Better Bullpen Options In Buffalo?


Last night’s game was the same song, different verse for the Mets.  What made last night’s loss a little different was that instead of the bullpen blowing a one or two run lead, the relievers this time squandered what should’ve been a comfortable four run advantage.  The Mets had all the momentum on their side after a five run top of the eighth, capped off by a monstrous Ronny Paulino homer, and could’ve ensured themselves a series victory against one of the better teams in the National League.  Instead, Pedro Beato and Jason Isringhausen combined to allow four runs in the eighth, and Dale Thayer coughed up the winning run in the ninth on a game winning hit by Nyjer Morgan.  Good grief.

As far as the decision making by Terry Collins goes, it’s hard to fault the manager.  Beato threw only eight pitches in the series opener and looked sharp, but clearly didn’t have it today.  With Prince Fielder coming up, Izzy had held lefties to a .194 average entering last night’s game, and with Tim Byrdak already used (also ineffectively since he walked Fielder earlier in the game), Isringhausen was the best option.  Of course, Collins could’ve used Francisco Rodriguez for the five out save since he threw only thirteen pitches the night before or even just to get out of the eighth inning alive and then hand the ball to someone else in the ninth after the big boys had been retired, but I’ve accepted at this point that managers don’t think that way.

Unlike the offense, which should be buoyed by the eventual returns of Ike Davis and David Wright and possible promotion of Lucas Duda, and the rotation, which should see Johan Santana later in the year, there isn’t a stud coming back to bolster the bullpen.  Yes, Taylor Buchholz is on the disabled list, but he was struggling just like everybody else, having allowed six earned runs on nine hits, including two home runs, in his last six and one-third innings before landing on the shelf.  So without going out and acquiring someone (which if the Mets are in the race at the trading deadline, might be a wise move), are there any other legitimate internal options?  I’d say there are three players the Mets could consider if they wanted to make a move.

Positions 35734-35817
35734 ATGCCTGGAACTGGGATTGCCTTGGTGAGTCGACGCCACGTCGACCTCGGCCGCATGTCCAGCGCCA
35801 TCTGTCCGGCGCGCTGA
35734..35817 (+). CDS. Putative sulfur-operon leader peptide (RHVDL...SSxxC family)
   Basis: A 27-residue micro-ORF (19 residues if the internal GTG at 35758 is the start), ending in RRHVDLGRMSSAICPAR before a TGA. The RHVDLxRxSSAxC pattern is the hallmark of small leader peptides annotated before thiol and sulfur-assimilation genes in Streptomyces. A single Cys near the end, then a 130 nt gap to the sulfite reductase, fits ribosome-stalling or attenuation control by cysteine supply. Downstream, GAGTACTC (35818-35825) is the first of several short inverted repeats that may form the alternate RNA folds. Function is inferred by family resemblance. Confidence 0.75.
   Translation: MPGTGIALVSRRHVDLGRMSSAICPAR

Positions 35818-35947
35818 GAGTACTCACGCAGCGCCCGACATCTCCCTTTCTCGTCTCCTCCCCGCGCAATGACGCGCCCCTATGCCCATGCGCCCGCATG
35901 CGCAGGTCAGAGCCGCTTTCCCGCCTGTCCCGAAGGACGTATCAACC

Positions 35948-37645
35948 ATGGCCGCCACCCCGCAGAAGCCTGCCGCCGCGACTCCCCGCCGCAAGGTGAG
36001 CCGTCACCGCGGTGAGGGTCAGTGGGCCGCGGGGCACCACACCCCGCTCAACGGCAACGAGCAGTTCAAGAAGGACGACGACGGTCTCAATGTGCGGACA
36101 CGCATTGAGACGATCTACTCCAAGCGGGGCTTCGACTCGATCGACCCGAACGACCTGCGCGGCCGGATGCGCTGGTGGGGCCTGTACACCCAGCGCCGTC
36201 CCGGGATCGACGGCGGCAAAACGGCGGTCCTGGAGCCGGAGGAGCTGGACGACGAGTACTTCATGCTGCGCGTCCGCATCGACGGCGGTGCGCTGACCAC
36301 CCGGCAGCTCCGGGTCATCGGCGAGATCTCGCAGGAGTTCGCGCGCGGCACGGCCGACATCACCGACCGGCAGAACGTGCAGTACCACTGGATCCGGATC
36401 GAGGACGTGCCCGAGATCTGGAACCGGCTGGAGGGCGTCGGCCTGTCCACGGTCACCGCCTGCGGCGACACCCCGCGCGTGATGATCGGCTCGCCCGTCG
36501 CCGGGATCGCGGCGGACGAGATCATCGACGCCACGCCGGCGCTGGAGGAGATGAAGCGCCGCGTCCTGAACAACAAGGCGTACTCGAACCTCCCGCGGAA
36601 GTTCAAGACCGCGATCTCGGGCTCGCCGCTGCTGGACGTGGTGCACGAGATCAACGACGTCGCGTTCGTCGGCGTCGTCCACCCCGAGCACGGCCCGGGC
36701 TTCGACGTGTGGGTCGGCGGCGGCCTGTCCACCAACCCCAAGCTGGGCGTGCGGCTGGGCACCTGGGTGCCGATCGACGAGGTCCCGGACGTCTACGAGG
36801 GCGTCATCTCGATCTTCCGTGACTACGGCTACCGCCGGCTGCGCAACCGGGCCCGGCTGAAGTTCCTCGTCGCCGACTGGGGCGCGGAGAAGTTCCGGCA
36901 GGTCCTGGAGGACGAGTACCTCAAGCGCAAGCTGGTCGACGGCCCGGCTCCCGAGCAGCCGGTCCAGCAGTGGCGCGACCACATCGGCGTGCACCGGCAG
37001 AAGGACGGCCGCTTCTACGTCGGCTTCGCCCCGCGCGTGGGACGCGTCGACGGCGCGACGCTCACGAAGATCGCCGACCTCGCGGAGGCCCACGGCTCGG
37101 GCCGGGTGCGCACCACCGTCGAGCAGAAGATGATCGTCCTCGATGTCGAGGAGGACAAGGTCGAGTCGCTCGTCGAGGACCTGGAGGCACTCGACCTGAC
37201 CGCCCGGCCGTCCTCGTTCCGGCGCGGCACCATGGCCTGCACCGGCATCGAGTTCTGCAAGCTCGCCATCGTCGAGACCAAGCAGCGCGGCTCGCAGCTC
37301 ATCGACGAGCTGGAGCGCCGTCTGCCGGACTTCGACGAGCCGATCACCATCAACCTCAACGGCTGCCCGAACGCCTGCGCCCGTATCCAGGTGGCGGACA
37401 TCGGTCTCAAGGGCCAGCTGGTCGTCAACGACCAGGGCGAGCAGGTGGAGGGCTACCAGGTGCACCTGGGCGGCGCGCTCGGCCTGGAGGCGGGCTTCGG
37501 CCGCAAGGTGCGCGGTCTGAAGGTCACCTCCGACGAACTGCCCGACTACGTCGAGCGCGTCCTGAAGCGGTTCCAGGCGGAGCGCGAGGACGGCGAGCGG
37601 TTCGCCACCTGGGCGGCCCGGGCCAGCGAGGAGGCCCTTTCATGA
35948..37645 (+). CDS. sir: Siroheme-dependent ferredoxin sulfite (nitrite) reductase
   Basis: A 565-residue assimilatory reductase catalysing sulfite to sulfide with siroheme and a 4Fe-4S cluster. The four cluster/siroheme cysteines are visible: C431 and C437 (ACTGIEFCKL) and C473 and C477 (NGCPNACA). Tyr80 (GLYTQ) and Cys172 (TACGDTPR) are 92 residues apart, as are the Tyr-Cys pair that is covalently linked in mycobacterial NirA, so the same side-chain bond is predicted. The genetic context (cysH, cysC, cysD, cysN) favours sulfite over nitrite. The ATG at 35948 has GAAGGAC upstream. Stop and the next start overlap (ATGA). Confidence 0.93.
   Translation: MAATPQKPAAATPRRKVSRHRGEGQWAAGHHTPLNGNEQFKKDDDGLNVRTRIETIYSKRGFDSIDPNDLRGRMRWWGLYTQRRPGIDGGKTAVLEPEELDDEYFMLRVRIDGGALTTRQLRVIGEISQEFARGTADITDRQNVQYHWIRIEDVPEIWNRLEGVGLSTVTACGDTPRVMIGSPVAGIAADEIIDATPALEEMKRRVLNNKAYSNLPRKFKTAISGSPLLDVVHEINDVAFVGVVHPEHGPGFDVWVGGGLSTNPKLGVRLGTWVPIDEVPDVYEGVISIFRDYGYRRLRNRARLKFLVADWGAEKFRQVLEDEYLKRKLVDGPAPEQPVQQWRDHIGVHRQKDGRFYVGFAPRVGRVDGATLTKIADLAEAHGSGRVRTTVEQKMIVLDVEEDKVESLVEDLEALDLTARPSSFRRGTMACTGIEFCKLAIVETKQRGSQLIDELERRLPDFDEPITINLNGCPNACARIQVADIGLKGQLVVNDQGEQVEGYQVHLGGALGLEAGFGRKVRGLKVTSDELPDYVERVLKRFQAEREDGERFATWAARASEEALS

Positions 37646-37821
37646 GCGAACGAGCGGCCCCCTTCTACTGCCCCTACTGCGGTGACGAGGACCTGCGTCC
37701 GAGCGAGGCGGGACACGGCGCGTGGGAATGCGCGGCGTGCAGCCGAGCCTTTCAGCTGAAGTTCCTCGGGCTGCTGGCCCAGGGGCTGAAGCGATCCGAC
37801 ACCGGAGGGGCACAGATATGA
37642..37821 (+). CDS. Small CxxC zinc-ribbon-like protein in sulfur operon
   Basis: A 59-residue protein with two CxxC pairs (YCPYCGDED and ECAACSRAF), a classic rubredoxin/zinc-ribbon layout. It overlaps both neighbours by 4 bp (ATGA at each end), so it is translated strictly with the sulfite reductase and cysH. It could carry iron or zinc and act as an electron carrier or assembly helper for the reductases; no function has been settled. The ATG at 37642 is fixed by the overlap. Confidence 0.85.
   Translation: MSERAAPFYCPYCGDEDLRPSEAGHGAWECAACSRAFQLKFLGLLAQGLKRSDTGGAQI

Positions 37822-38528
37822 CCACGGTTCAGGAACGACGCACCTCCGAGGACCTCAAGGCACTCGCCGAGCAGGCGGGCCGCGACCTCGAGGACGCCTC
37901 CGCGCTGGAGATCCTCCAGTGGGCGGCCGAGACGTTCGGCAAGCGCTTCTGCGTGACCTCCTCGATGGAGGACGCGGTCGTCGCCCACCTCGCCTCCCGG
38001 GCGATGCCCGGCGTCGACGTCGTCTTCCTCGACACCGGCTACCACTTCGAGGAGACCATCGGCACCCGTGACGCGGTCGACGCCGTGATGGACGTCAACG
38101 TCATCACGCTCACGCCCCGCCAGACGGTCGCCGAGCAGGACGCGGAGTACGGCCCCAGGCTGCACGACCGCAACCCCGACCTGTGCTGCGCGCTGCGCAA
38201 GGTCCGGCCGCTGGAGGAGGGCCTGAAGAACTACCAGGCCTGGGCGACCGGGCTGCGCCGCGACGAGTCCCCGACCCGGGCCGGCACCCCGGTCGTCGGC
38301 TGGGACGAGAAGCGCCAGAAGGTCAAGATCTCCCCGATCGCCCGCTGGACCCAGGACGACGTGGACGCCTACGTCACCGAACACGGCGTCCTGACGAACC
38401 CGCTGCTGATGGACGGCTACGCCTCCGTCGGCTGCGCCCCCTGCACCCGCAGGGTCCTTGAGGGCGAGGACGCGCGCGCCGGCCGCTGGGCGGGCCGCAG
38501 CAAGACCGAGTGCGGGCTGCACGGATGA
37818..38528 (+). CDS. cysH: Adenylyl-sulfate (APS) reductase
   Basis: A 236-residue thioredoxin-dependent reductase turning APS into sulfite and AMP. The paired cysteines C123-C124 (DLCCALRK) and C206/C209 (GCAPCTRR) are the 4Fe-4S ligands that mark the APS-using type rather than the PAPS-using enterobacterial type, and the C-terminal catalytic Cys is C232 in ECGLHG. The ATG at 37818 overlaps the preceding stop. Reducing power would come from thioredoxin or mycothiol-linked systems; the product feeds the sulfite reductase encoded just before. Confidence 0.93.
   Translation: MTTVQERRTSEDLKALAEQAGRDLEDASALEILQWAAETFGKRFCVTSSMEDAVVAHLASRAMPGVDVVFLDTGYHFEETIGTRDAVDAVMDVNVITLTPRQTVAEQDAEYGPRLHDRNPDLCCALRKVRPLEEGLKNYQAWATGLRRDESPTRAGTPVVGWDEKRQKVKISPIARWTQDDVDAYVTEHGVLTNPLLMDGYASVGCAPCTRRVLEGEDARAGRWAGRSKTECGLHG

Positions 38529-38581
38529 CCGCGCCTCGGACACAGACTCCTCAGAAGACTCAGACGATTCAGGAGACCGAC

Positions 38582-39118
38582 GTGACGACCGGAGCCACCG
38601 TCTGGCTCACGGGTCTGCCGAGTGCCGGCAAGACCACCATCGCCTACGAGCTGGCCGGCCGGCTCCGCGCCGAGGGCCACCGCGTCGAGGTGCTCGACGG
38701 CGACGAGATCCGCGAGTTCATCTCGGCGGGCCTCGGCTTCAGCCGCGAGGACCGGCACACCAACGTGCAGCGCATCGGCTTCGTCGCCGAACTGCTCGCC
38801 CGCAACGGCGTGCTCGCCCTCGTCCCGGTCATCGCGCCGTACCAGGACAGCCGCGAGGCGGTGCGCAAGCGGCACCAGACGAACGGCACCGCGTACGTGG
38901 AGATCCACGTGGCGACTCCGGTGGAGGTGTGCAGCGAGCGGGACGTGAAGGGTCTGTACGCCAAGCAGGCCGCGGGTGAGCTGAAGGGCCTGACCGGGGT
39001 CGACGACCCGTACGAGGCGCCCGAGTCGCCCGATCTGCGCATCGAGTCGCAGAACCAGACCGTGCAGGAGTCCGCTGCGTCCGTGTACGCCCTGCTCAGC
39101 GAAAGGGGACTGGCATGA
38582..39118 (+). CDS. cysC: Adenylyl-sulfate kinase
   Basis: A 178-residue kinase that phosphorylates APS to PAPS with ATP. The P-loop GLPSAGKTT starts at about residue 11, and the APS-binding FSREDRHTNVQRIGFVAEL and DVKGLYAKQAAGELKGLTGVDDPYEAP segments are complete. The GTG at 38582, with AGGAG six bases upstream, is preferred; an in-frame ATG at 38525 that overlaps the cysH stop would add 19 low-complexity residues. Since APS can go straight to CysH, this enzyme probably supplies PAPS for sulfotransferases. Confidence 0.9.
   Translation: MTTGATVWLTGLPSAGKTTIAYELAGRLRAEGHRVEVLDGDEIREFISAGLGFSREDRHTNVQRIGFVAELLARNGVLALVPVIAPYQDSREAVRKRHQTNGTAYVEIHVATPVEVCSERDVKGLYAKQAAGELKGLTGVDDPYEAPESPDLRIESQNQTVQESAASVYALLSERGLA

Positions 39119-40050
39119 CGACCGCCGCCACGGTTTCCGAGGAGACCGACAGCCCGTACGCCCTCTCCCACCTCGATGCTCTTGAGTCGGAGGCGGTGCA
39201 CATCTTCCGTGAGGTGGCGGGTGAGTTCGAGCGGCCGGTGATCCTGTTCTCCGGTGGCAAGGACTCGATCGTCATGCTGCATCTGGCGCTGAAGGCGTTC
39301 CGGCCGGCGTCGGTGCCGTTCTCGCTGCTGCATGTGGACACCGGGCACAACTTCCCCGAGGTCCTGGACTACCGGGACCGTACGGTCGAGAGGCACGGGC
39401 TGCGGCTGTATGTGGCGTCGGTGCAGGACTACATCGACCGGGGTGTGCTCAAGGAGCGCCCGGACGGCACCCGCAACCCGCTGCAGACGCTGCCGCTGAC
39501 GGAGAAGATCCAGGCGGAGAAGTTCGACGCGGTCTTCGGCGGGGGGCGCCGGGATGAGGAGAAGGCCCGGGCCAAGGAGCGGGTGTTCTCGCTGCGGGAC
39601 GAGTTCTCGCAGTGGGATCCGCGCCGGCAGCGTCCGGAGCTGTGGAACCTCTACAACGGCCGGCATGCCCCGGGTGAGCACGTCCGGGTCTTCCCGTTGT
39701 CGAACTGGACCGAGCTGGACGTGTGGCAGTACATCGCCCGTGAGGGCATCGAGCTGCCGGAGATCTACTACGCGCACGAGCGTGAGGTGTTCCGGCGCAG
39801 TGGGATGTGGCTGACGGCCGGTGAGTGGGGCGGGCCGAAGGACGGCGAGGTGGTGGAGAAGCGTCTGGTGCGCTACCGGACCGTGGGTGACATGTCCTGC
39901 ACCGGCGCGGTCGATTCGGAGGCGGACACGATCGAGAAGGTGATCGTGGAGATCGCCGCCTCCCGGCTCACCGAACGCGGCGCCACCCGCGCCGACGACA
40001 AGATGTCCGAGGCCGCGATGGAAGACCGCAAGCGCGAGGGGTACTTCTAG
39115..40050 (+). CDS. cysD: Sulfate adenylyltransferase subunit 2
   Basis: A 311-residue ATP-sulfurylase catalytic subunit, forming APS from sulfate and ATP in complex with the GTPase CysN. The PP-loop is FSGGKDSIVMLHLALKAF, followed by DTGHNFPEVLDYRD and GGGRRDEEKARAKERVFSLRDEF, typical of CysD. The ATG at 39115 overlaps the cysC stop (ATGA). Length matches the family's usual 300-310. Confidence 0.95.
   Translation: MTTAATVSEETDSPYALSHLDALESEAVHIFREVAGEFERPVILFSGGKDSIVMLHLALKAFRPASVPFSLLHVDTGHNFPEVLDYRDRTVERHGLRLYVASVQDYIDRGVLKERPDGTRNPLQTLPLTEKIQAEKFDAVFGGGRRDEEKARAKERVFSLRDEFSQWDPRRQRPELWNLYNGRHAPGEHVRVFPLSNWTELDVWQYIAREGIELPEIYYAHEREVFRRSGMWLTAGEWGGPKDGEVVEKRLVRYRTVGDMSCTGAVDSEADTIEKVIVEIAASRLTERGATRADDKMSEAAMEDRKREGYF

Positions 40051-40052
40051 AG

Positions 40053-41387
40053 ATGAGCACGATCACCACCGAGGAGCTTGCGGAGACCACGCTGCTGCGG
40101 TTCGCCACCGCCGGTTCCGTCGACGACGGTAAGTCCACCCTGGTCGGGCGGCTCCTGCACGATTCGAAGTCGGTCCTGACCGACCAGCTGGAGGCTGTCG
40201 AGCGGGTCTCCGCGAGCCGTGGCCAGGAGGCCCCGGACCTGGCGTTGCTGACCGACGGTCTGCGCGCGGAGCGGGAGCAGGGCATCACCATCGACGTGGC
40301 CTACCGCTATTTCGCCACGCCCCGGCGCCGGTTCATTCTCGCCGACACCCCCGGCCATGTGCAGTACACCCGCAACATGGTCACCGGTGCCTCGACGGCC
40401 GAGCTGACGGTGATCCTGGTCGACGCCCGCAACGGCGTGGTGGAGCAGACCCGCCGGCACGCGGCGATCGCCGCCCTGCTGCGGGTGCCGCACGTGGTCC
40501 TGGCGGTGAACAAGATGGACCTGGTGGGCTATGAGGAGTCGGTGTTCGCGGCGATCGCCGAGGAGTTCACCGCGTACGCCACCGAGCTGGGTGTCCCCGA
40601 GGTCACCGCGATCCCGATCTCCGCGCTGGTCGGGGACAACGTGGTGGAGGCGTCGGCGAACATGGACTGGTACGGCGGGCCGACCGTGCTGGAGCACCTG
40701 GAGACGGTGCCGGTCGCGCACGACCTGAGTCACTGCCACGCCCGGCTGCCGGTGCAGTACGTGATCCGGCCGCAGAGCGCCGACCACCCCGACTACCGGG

The first is D.J. Carrasco.  D.J. struggled with the big league club earlier this season (10.2 IP, 7 ER, 6 BB, 6 K) but has turned it around nicely in the Buffalo rotation (and one reliever appearance).  In 46.2 innings, he’s pitched to a 3.47 ERA and 1.350 WHIP with a 37:17 K:BB.  In his last two starts, he’s gone 15.2 innings, surrendering just one run on six hits with fifteen punch-outs.  The problem is with Carrasco is that it seems like the Mets want to keep him in the rotation as a contingency plan in case one of their starters gets hurt, so it seems unlikely he will be called up to the bullpen.  Still, the option is there.

Another choice is right hander John Lujan, a twenty-seven year old originally drafted by the Texas Rangers in 2004.  Lujan’s career minor league ERA and WHIP of 3.80 and 1.407 aren’t anything spectacular, but he’s pitched well this season.  In 28.1 innings, Lujan has yielded nine earned runs on 27 hits and seven walks while fanning 30, making for a very solid K/BB of 4.29 and K/9 of 9.5.  The only thing he lacks is major league experience, but given how the bullpen has performed recently, that might not be a bad thing.

Finally, there is southpaw Justin Hampson.  The thirty-one year old had a cup of coffee with the Colorado Rockies in 2006, and spent parts of ’07 and ’08 with the San Diego Padres.  The sum of his major league experience amounts to a 3.38 ERA and 1.344 WHIP in 96 innings, with only 62 strikeouts against 31 walks.  Hampson, however, is enjoying a fine season at Buffalo.  In 26.2 innings, he’s allowed just six earned runs on twenty hits and six walks with twenty-seven strikeouts, making for a K/BB of 4.50 and K/9 of 9.1.  He’s held lefties an opposing average of .171 and righties to .217.  Hampson has some major league experience and could provide Collins with another lefty in the bullpen, making him a good choice if the Mets decide to shakeup the relieving corps.

Of course if there will be a shakeup is yet to be determined.  K-Rod and Izzy are locks to stay, despite the fact that it doesn’t look like Izzy should pitch on back to back days, Beato can’t be sent to the minors without first being offered back to the Baltimore Orioles due to his Rule 5 status, and the team needs Byrdak to have a lefty available.  That leaves Bobby Parnell, Manny Acosta and Thayer, three righties who throw hard but aren’t really anything special.  At this point, with Buchholz eligible to come off the disabled list in a week (we’ll see if he does), I’m willing to bet Thayer will be the odd man out.  However, if Parnell and Acosta struggle, the Mets do appear to have a few more options available in the minors.